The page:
Bayard Rustin was an openly gay leader in the civil rights movement. His career as an activist began at very young age. He grew up in a house where activists like W.E.B. Du Bois and James Weldon Johnson were frequent guests. Rustin was active in the socialist party. He organized freedom rides to protest the unconstitutional segregation of public buses. He is most well known for his collaboration with Dr. Martin Luther King Jr. Together they founded the Southern Christian Leadership Conference. Although he was officially listed as the second in command, Rustin was the key organizer of the famous 1963 March on Washington. This march drew a quarter of a million people, and was the cite of King’s historic “I Have a Dream” speech. In the 1970s Rustin focused more of his energy on labor organizing. Although he wasn’t directly involved in the queer liberation movement until the 1980s, he was open about his sexuality throughout the majority of his tenure as an activist.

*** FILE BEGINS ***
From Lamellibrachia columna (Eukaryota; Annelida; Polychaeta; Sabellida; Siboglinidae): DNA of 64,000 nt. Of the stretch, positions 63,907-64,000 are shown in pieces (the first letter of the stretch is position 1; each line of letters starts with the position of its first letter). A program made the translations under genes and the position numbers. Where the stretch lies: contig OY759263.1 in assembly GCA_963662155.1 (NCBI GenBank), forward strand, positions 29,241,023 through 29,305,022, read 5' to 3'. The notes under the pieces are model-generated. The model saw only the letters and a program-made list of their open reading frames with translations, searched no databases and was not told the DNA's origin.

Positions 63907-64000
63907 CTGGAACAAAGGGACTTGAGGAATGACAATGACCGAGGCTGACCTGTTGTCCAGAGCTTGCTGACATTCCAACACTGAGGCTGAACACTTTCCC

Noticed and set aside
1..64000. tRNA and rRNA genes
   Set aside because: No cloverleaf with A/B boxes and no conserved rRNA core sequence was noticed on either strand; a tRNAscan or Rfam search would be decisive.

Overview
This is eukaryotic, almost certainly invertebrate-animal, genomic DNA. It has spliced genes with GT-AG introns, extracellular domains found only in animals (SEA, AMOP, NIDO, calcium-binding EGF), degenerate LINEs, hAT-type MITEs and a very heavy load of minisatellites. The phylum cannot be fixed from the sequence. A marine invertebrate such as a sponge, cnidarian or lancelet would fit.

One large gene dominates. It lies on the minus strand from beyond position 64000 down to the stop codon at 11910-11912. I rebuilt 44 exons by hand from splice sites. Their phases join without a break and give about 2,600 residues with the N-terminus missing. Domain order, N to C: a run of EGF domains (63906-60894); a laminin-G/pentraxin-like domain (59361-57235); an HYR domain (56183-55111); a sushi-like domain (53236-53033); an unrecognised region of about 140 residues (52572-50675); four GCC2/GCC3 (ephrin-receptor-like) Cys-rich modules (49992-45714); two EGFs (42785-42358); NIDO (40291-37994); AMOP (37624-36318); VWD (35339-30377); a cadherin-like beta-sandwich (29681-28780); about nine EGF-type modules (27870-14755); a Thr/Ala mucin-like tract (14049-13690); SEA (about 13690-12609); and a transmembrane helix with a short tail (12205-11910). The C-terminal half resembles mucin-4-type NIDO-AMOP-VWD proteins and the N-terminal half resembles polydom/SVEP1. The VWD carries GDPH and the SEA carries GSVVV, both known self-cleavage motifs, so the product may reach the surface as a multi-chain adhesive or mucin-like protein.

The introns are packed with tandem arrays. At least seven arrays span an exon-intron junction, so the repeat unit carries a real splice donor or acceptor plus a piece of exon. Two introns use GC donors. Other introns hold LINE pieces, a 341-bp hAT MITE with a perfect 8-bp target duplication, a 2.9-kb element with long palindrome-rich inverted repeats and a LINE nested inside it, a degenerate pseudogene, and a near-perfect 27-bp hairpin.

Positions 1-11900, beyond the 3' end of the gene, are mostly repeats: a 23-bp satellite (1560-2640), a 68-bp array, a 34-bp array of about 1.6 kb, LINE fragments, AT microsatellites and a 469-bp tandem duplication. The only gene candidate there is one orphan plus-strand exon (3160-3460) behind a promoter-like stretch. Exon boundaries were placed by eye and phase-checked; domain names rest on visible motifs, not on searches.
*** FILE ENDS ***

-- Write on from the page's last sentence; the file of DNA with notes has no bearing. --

Although he was open about his sexuality, Rustin was not able to make that choice for himself. He was arrested in 1953 and charged with sodomy. Because his sexuality was made public after the arrest, his contributions to civil rights were primarily behind the scenes as many of his colleagues saw him as a “liability”. Throughout his career as an activist he was silenced, arrested, and beaten. His former partner from 1940, Davis Platt, described how Rustin never “felt any shame or guilt about his homosexuality. That was rare in those days. Rare.”